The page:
We are now producing silk using natural materials obtained from our forest with great care for the environment. I believe that we have reached the point of being a sustainable village.
Cultural knowledge and traditional skills were two of the lesser-known casualties of decades of conflict in Cambodia in the second half of the 20th century. During this period, a generation was deprived of the wisdom of the past, including
the production of fine silk for which the country was famous.<br><br>Japanese silk expert Kikuo Morimoto set out to revive the silk-making culture in Cambodia before it was lost forever and to provide a livelihood for hundreds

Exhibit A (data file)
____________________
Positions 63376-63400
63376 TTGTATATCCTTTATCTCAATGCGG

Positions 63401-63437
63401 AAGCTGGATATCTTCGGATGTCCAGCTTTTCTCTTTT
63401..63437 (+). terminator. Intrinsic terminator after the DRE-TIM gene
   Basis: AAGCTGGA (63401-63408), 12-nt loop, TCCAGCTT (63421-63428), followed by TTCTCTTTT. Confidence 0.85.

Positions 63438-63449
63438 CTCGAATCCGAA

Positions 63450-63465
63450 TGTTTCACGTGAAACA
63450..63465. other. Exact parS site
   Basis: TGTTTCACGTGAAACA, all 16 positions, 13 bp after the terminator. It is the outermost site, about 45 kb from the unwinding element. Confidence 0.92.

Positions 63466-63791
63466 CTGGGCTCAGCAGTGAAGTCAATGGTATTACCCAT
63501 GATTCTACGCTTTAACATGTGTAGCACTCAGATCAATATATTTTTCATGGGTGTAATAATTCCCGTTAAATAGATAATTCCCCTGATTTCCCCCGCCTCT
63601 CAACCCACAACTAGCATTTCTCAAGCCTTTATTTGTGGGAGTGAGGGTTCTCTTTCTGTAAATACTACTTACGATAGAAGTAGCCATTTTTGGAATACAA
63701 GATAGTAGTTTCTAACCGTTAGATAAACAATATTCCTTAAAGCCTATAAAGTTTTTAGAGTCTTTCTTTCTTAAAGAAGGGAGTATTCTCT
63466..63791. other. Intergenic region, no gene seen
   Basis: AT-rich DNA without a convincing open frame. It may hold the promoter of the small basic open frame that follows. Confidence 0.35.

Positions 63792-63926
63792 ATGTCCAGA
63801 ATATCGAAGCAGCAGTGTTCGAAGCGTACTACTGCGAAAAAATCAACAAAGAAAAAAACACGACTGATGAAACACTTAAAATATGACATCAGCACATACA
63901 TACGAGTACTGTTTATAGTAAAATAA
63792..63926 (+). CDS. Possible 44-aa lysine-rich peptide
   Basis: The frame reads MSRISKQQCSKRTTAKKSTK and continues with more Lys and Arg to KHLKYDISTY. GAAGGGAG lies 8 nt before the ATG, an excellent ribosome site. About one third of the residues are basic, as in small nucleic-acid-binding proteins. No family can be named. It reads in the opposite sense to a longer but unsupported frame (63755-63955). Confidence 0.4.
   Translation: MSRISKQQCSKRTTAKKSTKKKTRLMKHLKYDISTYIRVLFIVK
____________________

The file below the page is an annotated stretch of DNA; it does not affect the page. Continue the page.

of impoverished women and their families through his Institute for Khmer Traditional Textiles.<br><br>In 2000, after years of hard work, he found a plot of land near the famous ruins of Angkor where he could bring weavers
together, allowing them to bypass middlemen, and spend the months required to weave silk to master standards. Less than 20 years later, the plot of land has become a traditional silk village that attracts overseas visitors to buy the
exquisite fabrics. Fifty houses are home to more than 150 permanent residents, with a school for 50 children. Morimoto’s vision of nurturing mulberry trees to feed silk worms and raising plants and trees to create the natural dyes
has been more than fulfilled, with thousands of trees planted on the outskirts of the village.